Product Specifications

   Agkistrodon halys Antivenin:          6000U(10ml) /vial

   Agkistrodon acutus Antivenin:        2000U (10ml) /vial

   Bungarus multicinctus Antivenin:10000U (10ml) /vial

   Naja naja (atra) Antivenin:             1000IU (10ml) /vial

Product introduction

In many countries, snakebite is an important medical emergency and cause of hospital admission, demanding urgent attention by adequately trained medical staff. It results in the death or chronic disability of tens of thousands of active younger people, especially those involved in farming and plantation work.


There are 48 venomous snake species in China; ten of them being medically important. Most venomous snakes inhabit the south of China. Venomous snake bites cause more than 100,000 casualties each year in China and the victims are increasing yearly due to the improvement in environmental conditions.


Since 1956, Shanghai Institute of Biological Products started the R&D for snake antivenins. In 1970, Agkistrodon Halys Antivenin was approved by SFDA, and consecutively Agkistrodon Acutus Antivenin, Bungarus Multicinctus Antivenin, and Naja naja (atra) Antivenin were developed.


Inherited from Shanghai Institute of Biological Products in 1999, Shanghai Serum Bio-technology Co., Ltd. started to produce these four snake antivenins. Shanghai Serum Bio-technology Co., Ltd. is the only domestic manufacturer of antivenin in China. The antivenin output is more than 100,000 doses per year, which can fully meet the domestic demand, with some antivenins exported to South Korea. Several new antivenins are currently in development, including Vipera russelli siamensis antivenin and sea snake antivenin.


Classification of snake venoms

Snake venoms are classified into three groups: neurotoxin, blood circulation toxin, and mixed toxin, which possesses both neurotoxic and blood circulation toxic property.

·  eurotoxins

          venoms from Bungarus fasciatus and Bungarus multicinctus

·  blood circulation toxins

          venoms from Agkistrodon acutus, Vipera russelli siamensis, Trimeresurus stejnegeri, and Trimeresurus mucrosquamatus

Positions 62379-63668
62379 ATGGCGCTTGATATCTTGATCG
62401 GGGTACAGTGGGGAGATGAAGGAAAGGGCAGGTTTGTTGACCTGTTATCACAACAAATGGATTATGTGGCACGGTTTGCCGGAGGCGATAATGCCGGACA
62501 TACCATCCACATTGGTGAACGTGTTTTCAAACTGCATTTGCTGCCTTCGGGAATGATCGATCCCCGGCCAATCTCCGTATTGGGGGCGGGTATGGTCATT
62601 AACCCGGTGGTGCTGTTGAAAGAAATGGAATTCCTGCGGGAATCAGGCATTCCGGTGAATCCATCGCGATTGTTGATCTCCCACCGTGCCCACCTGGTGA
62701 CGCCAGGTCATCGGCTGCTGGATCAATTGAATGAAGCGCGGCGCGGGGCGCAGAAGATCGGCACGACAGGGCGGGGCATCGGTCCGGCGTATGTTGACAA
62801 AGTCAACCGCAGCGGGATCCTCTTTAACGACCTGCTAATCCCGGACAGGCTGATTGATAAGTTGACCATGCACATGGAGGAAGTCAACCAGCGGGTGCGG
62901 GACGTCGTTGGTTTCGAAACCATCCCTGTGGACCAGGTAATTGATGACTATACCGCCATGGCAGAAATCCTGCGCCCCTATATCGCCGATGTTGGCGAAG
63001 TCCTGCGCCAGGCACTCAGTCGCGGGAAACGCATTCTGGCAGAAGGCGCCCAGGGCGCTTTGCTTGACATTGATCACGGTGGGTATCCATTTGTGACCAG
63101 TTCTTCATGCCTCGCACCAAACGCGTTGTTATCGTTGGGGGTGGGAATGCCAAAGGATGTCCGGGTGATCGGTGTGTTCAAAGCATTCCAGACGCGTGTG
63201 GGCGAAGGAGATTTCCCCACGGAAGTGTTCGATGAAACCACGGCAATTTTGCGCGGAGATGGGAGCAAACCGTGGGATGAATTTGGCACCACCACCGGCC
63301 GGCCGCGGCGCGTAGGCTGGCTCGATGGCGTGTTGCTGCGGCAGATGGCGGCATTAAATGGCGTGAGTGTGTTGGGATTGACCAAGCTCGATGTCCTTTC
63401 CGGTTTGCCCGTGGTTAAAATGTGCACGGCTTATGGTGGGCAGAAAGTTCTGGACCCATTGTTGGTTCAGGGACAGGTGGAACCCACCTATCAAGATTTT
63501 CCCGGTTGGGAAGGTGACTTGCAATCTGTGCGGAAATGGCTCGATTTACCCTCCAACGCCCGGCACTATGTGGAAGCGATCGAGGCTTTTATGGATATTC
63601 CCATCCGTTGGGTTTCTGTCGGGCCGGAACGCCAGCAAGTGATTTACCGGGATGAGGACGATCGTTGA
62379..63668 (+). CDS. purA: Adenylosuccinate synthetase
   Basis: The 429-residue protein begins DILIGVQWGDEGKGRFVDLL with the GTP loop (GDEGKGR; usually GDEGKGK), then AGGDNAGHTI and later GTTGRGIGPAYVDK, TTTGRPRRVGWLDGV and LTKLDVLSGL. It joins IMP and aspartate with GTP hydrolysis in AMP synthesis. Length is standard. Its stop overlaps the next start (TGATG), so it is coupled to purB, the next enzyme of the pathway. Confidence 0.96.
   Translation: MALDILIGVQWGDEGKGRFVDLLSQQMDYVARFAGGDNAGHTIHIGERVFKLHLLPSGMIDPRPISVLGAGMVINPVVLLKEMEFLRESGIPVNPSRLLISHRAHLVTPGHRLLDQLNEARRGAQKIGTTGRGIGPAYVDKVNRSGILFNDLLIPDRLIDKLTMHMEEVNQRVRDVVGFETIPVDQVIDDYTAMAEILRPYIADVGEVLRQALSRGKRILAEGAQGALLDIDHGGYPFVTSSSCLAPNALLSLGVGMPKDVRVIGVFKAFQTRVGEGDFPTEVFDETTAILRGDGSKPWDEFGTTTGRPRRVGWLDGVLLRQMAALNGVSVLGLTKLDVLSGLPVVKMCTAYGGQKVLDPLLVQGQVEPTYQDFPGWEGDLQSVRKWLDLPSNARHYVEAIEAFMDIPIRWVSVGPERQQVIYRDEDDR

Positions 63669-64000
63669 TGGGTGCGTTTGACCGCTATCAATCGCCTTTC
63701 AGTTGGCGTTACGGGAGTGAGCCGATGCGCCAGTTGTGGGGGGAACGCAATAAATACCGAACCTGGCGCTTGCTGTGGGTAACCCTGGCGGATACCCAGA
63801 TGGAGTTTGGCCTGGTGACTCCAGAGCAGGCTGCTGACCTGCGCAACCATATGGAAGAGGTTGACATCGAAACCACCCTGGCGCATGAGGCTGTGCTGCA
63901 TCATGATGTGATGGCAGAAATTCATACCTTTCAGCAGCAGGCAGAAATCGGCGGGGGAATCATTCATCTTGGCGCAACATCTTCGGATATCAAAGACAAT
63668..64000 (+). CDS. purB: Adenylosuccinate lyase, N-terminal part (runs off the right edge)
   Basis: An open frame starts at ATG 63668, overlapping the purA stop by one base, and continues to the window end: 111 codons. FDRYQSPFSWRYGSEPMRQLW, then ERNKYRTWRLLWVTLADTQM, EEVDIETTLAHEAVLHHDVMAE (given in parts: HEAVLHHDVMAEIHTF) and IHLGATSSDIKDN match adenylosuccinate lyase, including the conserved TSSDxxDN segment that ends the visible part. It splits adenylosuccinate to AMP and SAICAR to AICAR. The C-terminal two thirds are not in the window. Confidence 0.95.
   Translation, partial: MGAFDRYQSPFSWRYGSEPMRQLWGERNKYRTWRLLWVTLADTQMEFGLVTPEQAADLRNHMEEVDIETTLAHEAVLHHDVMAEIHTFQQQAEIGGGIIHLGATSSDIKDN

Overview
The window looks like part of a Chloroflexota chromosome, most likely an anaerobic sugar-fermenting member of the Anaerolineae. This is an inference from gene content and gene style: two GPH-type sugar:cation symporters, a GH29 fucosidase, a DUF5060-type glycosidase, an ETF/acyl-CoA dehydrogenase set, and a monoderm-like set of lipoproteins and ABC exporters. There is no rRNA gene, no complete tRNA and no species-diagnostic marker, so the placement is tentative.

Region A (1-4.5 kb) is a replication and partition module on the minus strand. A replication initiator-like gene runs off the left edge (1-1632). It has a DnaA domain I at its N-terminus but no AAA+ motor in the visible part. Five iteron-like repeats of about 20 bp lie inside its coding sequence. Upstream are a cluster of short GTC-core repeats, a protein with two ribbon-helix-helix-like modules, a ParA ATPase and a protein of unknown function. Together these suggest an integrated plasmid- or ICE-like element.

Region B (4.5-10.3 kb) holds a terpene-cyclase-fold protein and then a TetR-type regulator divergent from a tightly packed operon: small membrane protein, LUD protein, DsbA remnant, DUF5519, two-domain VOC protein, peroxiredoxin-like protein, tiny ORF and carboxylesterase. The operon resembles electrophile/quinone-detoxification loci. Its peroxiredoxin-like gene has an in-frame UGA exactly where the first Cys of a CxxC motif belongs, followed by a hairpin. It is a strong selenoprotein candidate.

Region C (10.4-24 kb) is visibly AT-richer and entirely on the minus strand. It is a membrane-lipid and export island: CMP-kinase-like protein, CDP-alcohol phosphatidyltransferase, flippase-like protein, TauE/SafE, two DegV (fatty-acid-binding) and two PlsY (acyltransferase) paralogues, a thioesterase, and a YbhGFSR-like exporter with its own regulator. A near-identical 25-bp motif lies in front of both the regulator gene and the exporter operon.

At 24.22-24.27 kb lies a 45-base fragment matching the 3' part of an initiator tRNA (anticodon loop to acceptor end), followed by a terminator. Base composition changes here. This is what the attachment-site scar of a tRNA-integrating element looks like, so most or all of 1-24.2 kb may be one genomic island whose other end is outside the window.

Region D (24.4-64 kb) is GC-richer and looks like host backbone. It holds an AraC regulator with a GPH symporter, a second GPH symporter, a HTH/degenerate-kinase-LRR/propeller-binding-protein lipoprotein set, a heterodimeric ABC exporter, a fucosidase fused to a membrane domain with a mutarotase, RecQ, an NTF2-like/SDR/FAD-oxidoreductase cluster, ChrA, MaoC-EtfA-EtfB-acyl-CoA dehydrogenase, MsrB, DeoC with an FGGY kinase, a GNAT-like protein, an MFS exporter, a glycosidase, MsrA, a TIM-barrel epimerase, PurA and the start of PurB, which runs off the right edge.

·  mixed toxins

          venoms from Agkistrodon halys, Naja naja atra (Cobra), and Ophiophagus Hannah (King Cobra)


The antivenins produced in Shanghai Serum Bio-technology Co. Ltd., can effectively treat snake-bite victims caused by almost all the medical important venomous snakes in China.


Management and Treatment

First-Aid: Most of the familiar methods for first-aid treatment of snakebite, both Western and “Traditional/herbal”, have been found to result in more harm (risk) than good (benefit), and should be firmly discouraged. Recommended first-aid methods emphasize reassurance, application of a pressure-pad over the bite wound, immobilization of the bitten limb, and transport of the patient to a place where they can receive medical care without delay.


Diagnosis of the species of snake responsible for the bite is important for optimal clinical management. This may be achieved through expert identification of the dead snake or a (mobile-phone) image of it, or by inference from the resulting “clinical syndrome” of envenoming.


Antivenom (species-specific hyperimmune immunoglobulin), a lifesaving, WHO-recognized, essential medicine, is the only effective antidote for envenoming. It is recommended that antivenom should be used in all patients with signs of systemic and/or severe local envenoming in whom the benefits of treatment are judged to exceed the risks of antivenom reactions. It should not be used in the absence of evidence of envenoming.


Skin/conjunctival hypersensitivity testing does not predict early or late antivenom reactions and it is recommended that these tests should not be carried out. Prophylactic subcutaneous adrenaline has proved effective in reducing the frequency and severity of early antivenom reactions and its routine use is, therefore, recommended unless the risk of reactions associated with a particular antivenom is low (less than a few %). It is recommended that whenever possible antivenom should be given by slow intravenous injection or infusion. Adrenaline should always be available in readiness at the bedside in case of an early anaphylactic antivenom reaction.


Recommended Dosages

The dosage mentioned above can neutralize the discharged venom from the corresponding snake bite, and the dose can be increased according to the victim’s condition. The dosage for children is identical to that for adults and cannot be reduced.